Microsoft is developing its gRPC platform on GitHub, and much of the required documentation can be found there. Getting started is easy enough, once you’ve installed the .Net Core 3.0 SDK. First create a gRPC Service project in Visual Studio. This creates a proto file for your interface definition, as well as the code for the service. Before you build your code, you’ll need to download and install the gRPC client package, Google Proto Buffers, and the Grpc.tools package, all from NuGet. You’re now able to create your proto file and generate the gRPC service and client, before writing the code for your client and your server. If you need to change the interface definition at any time, edit the proto file, save it, and Visual Studio will generate the code for you.

If you’ve used the Windows Communication Foundation (WCF) in the past, you should find gRPC a pleasant alternative. It’s much more suitable for applications that cross data center boundaries than WCF, as it’s designed for HTTP/2 connections and nothing else, simplifying not only application architectures but also your firewall strategy. Instead of complex firewall rules you can use the Web Application Firewall in something like Azure Front Door, along with using its load balancers for scalability.

The real benefit of gRPC support in .Net isn’t that it’s easier for your code to interoperate with other services, it’s the layers of processing that it takes out of your code. You don’t have to manage serialization to JSON or XML or manage REST calls. Once you’ve defined your interface in protocol buffers everything else is handled for you. All you need to do is build your server methods and your client calls, and gRPC fills in the gap between the two end points for you, whether they’re on the same network segment or on opposite sides of the world.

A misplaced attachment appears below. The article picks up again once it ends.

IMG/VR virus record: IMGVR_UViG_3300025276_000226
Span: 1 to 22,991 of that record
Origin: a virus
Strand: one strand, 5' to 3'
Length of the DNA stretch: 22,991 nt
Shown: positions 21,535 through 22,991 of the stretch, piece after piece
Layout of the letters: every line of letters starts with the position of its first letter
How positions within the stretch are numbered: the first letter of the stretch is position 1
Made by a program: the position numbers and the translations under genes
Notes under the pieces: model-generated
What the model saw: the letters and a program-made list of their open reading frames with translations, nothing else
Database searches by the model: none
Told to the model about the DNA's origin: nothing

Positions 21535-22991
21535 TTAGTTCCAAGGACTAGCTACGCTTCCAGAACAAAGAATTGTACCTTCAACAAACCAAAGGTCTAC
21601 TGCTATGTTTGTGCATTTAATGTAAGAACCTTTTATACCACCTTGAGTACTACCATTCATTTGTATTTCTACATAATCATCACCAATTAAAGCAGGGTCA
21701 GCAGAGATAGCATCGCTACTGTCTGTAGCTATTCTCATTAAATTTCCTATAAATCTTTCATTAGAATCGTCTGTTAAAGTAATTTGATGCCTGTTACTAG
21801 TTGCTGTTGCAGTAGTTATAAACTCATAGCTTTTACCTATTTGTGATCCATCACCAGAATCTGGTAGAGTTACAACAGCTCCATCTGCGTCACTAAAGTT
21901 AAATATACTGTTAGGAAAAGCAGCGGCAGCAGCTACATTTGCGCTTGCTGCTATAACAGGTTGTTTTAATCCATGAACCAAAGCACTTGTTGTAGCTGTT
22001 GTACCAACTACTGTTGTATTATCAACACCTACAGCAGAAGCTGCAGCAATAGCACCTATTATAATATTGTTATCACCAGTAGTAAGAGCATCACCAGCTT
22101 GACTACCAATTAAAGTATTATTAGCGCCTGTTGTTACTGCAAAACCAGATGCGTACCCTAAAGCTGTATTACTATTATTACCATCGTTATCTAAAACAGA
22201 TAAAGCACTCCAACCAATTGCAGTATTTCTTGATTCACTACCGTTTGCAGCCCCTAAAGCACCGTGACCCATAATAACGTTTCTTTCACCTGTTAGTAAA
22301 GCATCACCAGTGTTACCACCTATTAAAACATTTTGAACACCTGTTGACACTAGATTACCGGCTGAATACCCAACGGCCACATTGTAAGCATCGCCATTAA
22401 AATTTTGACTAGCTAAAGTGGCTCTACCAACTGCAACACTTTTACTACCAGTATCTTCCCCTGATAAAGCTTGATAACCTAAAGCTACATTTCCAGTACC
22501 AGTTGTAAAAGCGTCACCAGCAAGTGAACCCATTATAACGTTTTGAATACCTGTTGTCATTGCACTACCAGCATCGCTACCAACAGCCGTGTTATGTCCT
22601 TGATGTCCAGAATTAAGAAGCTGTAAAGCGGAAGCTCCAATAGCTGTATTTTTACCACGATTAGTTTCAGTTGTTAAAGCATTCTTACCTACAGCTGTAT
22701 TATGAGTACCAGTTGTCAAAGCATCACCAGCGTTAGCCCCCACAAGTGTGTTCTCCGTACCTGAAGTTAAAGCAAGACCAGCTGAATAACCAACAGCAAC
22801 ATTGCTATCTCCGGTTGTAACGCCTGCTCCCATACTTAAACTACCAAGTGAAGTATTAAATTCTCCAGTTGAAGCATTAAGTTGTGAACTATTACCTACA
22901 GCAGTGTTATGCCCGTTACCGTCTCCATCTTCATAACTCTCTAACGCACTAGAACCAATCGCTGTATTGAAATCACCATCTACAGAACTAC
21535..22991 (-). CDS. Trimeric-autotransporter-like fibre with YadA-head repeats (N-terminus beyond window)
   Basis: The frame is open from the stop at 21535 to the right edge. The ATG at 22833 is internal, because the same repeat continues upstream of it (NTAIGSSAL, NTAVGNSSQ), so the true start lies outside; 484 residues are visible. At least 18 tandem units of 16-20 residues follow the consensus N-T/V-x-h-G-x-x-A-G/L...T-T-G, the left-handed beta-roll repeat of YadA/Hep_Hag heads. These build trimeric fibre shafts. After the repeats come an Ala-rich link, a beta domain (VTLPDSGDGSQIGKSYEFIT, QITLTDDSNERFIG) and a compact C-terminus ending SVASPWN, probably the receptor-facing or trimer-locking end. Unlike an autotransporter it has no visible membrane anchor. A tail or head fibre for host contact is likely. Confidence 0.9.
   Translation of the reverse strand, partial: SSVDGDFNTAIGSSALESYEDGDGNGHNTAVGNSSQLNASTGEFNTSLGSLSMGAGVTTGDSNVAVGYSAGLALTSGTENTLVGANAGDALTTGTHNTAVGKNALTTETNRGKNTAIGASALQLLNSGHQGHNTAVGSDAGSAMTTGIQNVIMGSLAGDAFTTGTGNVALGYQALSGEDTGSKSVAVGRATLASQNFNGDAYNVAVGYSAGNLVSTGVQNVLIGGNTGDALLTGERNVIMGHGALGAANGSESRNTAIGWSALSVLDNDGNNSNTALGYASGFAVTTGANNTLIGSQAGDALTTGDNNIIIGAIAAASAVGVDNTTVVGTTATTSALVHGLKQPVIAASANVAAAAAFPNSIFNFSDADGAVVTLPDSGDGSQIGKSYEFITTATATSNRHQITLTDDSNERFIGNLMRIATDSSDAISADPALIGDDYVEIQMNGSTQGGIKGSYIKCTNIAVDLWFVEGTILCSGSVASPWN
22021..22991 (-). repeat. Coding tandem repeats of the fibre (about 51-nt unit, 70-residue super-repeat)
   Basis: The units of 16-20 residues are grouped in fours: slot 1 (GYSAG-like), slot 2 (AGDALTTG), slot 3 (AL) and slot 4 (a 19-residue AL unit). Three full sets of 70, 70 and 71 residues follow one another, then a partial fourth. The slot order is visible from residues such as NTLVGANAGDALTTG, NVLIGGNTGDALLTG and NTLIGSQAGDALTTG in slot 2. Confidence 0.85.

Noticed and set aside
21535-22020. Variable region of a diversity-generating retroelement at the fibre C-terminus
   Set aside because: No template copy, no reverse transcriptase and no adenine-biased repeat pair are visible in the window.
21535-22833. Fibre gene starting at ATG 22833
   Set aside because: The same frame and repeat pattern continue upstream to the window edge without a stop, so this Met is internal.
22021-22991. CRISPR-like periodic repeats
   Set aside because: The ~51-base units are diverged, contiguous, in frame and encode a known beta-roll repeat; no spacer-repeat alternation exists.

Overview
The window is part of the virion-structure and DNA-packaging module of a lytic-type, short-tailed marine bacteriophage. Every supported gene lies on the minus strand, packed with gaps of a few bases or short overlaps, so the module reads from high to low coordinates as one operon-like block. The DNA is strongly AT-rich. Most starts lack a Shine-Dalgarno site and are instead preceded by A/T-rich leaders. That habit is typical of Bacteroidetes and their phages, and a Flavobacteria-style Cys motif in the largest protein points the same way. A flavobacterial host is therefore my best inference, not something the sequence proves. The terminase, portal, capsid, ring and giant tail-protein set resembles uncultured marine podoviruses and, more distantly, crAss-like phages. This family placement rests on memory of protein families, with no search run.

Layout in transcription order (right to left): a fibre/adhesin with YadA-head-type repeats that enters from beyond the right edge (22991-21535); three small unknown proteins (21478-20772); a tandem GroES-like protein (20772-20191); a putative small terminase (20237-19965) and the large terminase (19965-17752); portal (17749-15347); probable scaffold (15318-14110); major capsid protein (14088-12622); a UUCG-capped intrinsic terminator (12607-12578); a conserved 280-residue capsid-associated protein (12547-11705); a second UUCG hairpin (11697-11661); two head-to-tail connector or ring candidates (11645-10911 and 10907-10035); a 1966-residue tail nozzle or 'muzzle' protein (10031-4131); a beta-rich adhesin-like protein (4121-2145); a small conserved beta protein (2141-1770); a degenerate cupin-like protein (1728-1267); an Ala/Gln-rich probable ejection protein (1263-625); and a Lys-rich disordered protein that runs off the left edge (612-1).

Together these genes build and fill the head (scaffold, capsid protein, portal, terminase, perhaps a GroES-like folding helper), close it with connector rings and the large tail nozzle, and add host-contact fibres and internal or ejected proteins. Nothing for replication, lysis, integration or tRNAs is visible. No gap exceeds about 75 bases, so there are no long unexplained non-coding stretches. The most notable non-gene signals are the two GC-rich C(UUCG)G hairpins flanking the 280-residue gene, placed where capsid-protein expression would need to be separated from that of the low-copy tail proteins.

Like the best remote procedures, gRPC is a way of bridging client and server in a way that treats them as a single application. Using gRPC in your microservices simplifies your overall application architecture, giving you the opportunity to separate services out at a method level. With Visual Studio automatically generating new gRPC interfaces every time you change your protobuf files, you’re able to add new services without rebuilding your entire application.